Lineman is a thin wrapper around tools like Grunt and Test’em to take away the initial configuration burden from developers and let them focus on what they love most: building great apps.
The difference with Yeoman (a competing tool) is that Lineman is not based on code generation. Where Yeoman generates your initial project with a full Grunt configuration and example code (which you don’t need) and some other stuff, Lineman installs itself as your Grunt configuration. The benefit of this is that you can update your tools without breaking the configuration (or manually updating it).
With Lineman all you need to do to start building a new app is tell it to create one.
That’s it. It provides much like a walking skeleton for your application that you can run and test. Immediately you can enter your regular build cycle of changing code and have it automatically built and tested each time you save a file. If that’s not all, it’s blazingly fast. One of the goals the creators of Lineman set is for each incremental build and test run to take no more than a few hundred millis, independent of the size of the codebase. Now if that doesn’t stimulate TDD I don’t know what will.
To start the build cycle all you need to do is to fire up
lineman run in one shell and
lineman spec in another.
Both of these watch your sources so your app is build and tested whenever you save a change. You need to keep both running because
lineman run compiles your sources and
lineman spec watches the built files for running your specs. It took me a little help to find this out (much thanks to Justin for helping out).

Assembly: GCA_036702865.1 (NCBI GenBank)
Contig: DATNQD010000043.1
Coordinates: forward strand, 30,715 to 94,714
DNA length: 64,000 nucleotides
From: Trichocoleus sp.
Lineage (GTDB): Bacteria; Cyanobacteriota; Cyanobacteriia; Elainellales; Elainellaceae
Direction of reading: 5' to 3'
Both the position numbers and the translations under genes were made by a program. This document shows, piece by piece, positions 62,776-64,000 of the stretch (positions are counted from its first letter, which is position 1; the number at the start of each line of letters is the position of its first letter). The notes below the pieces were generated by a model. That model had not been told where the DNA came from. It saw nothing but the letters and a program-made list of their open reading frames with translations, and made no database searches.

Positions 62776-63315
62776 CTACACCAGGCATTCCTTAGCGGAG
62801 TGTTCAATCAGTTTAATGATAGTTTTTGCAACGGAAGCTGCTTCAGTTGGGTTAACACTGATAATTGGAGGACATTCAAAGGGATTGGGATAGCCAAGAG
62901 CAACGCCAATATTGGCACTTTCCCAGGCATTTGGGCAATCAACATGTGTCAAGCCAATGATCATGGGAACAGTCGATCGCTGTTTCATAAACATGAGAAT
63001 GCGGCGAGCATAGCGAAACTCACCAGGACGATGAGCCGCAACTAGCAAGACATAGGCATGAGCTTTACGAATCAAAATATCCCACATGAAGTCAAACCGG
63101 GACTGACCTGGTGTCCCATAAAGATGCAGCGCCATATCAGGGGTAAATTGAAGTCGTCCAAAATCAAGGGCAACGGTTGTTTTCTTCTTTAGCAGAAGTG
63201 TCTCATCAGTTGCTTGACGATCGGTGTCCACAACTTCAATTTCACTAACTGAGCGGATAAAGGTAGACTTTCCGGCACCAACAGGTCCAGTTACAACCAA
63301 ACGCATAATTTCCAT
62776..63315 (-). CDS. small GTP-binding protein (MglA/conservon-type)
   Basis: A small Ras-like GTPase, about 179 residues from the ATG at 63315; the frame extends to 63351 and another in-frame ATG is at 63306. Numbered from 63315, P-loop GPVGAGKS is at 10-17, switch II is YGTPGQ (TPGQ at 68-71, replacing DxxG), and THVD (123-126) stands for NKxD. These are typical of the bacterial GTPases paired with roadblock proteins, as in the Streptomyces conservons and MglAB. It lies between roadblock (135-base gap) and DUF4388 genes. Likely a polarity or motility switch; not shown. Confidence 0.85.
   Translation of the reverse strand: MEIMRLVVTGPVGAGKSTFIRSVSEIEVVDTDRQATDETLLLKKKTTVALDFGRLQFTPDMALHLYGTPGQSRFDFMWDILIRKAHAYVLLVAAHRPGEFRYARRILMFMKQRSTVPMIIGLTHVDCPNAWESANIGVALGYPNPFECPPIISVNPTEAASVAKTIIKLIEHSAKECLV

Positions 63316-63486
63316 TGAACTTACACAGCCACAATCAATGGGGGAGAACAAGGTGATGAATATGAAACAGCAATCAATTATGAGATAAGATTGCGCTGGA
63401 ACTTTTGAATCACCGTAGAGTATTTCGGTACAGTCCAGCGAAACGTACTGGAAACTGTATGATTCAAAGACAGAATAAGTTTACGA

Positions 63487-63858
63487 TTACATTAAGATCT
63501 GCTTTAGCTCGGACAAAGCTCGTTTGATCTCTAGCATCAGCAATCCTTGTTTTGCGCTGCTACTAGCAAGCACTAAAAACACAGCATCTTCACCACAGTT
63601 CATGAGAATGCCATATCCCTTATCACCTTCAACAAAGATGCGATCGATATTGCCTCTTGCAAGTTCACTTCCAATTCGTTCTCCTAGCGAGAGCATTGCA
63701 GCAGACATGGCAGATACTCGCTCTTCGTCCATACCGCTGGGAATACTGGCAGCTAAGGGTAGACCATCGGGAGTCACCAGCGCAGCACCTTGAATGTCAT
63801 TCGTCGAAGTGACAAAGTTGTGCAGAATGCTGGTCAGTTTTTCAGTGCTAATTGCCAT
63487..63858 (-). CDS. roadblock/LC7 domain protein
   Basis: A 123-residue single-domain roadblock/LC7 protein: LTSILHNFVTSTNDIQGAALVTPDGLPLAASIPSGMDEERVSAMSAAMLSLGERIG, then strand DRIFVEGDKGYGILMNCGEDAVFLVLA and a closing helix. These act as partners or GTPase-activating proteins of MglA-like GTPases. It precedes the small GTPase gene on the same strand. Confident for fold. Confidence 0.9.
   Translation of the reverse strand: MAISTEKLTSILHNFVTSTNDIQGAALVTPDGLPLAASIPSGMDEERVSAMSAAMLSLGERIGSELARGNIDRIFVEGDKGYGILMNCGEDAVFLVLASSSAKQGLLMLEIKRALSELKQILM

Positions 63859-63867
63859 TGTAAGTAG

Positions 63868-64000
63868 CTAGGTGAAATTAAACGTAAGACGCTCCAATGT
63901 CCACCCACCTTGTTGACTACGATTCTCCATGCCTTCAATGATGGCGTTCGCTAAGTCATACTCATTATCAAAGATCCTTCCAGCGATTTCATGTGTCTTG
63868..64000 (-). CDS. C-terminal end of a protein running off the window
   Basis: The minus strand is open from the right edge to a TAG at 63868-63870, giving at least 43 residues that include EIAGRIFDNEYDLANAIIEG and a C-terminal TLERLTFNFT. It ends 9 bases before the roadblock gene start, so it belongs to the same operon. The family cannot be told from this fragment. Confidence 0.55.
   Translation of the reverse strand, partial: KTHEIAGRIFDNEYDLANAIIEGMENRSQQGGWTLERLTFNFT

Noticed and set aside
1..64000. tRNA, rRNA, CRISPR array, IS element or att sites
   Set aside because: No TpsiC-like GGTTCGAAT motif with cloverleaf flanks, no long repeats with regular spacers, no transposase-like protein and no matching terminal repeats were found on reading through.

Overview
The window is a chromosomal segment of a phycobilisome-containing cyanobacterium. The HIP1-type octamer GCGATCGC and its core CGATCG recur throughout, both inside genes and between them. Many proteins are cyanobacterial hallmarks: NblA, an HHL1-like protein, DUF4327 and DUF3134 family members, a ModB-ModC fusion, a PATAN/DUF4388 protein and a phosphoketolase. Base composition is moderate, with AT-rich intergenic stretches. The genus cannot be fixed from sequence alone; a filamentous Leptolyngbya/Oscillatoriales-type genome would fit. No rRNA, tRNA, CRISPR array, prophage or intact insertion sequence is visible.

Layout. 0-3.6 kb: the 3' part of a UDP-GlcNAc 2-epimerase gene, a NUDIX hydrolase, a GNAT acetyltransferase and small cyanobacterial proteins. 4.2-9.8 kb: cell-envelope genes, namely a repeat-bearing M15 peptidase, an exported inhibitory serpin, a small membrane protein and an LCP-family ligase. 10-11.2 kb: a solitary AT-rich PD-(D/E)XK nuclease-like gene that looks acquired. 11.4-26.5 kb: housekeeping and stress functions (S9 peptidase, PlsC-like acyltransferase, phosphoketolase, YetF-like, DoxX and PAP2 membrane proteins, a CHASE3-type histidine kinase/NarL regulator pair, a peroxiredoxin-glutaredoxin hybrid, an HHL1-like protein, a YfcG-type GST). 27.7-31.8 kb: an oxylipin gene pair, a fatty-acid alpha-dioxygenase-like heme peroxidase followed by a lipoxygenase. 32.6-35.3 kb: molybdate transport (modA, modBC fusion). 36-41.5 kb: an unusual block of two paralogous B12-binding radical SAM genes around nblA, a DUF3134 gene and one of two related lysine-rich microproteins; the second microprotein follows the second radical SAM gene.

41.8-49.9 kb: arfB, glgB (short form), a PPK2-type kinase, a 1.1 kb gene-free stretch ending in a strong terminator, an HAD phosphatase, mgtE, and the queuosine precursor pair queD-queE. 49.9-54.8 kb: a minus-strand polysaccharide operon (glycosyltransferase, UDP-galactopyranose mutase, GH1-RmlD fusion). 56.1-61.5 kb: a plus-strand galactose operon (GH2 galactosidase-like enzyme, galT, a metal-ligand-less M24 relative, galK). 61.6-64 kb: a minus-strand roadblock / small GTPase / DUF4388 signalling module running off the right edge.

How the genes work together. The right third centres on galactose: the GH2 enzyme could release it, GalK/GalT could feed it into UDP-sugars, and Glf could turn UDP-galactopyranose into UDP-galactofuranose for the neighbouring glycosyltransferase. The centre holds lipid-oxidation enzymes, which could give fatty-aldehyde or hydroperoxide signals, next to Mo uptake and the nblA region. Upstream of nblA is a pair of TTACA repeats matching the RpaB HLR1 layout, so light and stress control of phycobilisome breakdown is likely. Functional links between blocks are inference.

So what about framework support? Lineman creates a vanilla flavored app. This is the walking skeleton, but includes nothing like the framework support you can get from Yeoman.
Personally this is the way I prefer to start an app. Any libraries and frameworks I need I will include myself. Not only gives this full control to what vendor libs I actually use, it also gives me full control to when I want to use them and gives me the opportunity to defer their inclusion if I don’t need them (yet).
If you like to have some popular framework already included that’s okay, Lineman offers that too. All you need to do is to clone one of the Lineman template projects from Github and you’ll get a walking skeleton app with that framework. At the moment templates are provided for Backbone, Ember, and Angular, for building a library or a blog.
At this point I just want to start building things. The lineman website covers a lot of the configuration that’s possible.
Next to build and test configuration one of the first things I need in most apps is to be able to run end-to-end tests. I suspect Lineman can help me out with this too.
I hope I’ll keep enjoying Lineman as much as I do in the first few hours of using it.